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Two Civil War books showcase its veterans and its artifacts
“Smithsonian Civil War” collects photos and stories of the Smithsonian’s most intriguing Civil War artifacts. “Last of the Blue and Gray” tells the true story both of the longest surviving Civil War veterans, and of frauds who claimed membership in this group.
Special to The Seattle Times
‘Smithsonian Civil War: Inside the National Collection’
edited by Neil Kagan and Stephen G. Hyslop
Smithsonian Books, 388 pp., $40
‘Last of the Blue and Gray: Old Men, Stolen Glory, and the Mystery that Outlived the Civil War’
by Richard A. Serrano
Smithsonian Books, 232 pp., $27.95
Not to be outdone by the New-York Historical Society, whose “The Civil War in 50 Objects” debuted last spring, the Smithsonian Institution has dusted off hundreds of Civil War artifacts from its collections and featured them in this handsome new coffee-table book, “an exhibit between covers.”
The artifacts are presented separately in 150 segments (one for each year since the Civil War) accompanied by 550 color illustrations and explanatory texts by a host of Smithsonian experts — altogether plenty of meat for both the eye and mind. Some items are familiar, having appeared in other publications, but others — such as the innards of Abraham Lincoln’s gold watch bearing inscriptions by repairmen who worked on it, including one who signed his name “Jeff Davis,” — are highly unusual.
Among them are Ulysses S. Grant’s famous handwritten note demanding the unconditional surrender of Confederate Fort Donelson, two pages of photos of gadgets on display at the U.S. Patent Office during the war, and a soldier’s portrait framed in a hardtack cracker, a standard of Civil War rations.
There also are five pages of photos of Civil War soldiers’ headgear, a violin carried into battle by an Indiana soldier who never learned to play it but inscribed on its back the names of more than 50 places where his regiment campaigned, the famous bullet-riddled stump of an oak tree brought down by rifle fire at the Battle of Spotsylvania Courthouse, and several designs for helicopters and airships, including one that actually got off the ground during the Civil War.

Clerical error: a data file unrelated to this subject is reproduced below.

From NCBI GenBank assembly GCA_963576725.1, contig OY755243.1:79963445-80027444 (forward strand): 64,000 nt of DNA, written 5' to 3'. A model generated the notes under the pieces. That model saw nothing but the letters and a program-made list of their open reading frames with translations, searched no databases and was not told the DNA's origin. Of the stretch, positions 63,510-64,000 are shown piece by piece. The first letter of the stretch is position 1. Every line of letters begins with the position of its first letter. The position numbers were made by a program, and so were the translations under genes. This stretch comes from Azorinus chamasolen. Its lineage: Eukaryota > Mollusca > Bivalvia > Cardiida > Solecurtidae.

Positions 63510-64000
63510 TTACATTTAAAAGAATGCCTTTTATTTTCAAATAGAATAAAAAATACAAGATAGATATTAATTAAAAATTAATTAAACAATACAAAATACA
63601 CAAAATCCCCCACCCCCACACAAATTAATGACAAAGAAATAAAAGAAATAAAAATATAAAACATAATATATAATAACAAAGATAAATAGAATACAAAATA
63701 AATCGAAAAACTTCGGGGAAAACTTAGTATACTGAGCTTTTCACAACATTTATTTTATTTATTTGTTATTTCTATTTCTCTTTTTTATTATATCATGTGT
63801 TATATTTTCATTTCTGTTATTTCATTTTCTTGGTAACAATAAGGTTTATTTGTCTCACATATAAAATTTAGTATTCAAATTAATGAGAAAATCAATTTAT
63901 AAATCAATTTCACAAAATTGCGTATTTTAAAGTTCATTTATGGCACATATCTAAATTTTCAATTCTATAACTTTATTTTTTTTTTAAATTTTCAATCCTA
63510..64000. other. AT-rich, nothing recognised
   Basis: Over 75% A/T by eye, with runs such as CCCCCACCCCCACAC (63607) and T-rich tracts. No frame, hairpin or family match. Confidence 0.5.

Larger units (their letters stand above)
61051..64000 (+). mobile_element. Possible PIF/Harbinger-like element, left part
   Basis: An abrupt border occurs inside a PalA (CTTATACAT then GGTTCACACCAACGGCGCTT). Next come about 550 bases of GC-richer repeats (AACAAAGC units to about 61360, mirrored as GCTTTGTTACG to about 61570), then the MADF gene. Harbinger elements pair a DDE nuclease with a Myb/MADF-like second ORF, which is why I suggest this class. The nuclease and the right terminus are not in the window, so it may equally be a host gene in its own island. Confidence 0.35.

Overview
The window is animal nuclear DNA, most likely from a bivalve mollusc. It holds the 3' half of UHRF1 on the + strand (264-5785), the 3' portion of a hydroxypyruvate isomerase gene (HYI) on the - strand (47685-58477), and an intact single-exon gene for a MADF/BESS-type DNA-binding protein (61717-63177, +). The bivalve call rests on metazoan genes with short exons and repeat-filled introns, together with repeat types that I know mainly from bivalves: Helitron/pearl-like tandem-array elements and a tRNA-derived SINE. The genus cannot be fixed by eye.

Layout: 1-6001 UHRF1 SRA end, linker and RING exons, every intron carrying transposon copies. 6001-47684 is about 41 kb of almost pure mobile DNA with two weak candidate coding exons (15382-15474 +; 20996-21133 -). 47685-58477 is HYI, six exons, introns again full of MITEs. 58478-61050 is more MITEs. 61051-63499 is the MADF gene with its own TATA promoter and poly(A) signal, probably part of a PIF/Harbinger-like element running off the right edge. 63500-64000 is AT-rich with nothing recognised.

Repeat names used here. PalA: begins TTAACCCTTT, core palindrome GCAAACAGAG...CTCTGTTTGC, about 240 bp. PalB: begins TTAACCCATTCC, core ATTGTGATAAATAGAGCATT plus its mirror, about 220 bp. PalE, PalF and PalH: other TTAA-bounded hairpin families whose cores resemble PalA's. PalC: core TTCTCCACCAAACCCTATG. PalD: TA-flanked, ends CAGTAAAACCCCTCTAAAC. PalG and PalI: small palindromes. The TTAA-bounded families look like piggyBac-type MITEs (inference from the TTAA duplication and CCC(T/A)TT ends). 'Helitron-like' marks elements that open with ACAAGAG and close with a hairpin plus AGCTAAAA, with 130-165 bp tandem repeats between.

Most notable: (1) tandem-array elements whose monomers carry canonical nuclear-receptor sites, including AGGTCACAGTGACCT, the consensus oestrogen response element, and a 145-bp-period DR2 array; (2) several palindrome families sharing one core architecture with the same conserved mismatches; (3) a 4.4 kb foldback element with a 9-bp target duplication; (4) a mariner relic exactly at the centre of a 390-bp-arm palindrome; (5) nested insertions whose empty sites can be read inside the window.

Other items include Lincoln’s top hat and the coffee cup from which he drank before leaving for Ford’s Theater, where he was assassinated, plus a collection of Southern sheet music, including the “Ku Klux Klan Bloody Moon Walk.” And much more.
Richard A. Serrano’s “Last of the Blue and Gray,” also from the Smithsonian, is a much different type of book. Serrano, a Los Angeles Times reporter, tried to learn who was actually the last genuine surviving veteran of the Civil War.
The answer wasn’t as clear-cut as you might think. “Many who claimed to be ... survivors of that great war were really impostors, some flat-out frauds,” Serrano writes. “Yet as they grew old, they fabricated stories about past heroic adventures and brazenly applied for Civil War pensions during the long, lean years of the Great Depression.”
After reciting the stories of several contenders for the title of last living Union veteran, Serrano concludes the honor probably belonged to Albert Woolson, who enlisted as a drummer boy in 1864 at age 17 and died Aug. 2, 1956.
That still left four other old-timers who all claimed to be Confederate veterans. Serrano unearthed evidence that all were impostors. Why? Some “loved the pageantry, the adulation, and the gallant uniforms that sparkled at formal dinners and fraternal reunions,” he says. “Some were desperate for (pension) money to pay the rent on the farm, to purchase new clothes, or, in one case, to buy a new cow.
“Some perpetuated their myths for so long that, in the twilight of their lives, they could not possibly own up to the lies and admit they had disgraced their family, their country, and themselves.”
Whidbey Island author Steve Raymond’s latest book is “In the Very Thickest of the Fight: The Civil War Service of the 78th Illinois Volunteer Infantry Regiment” (Globe Pequot Press).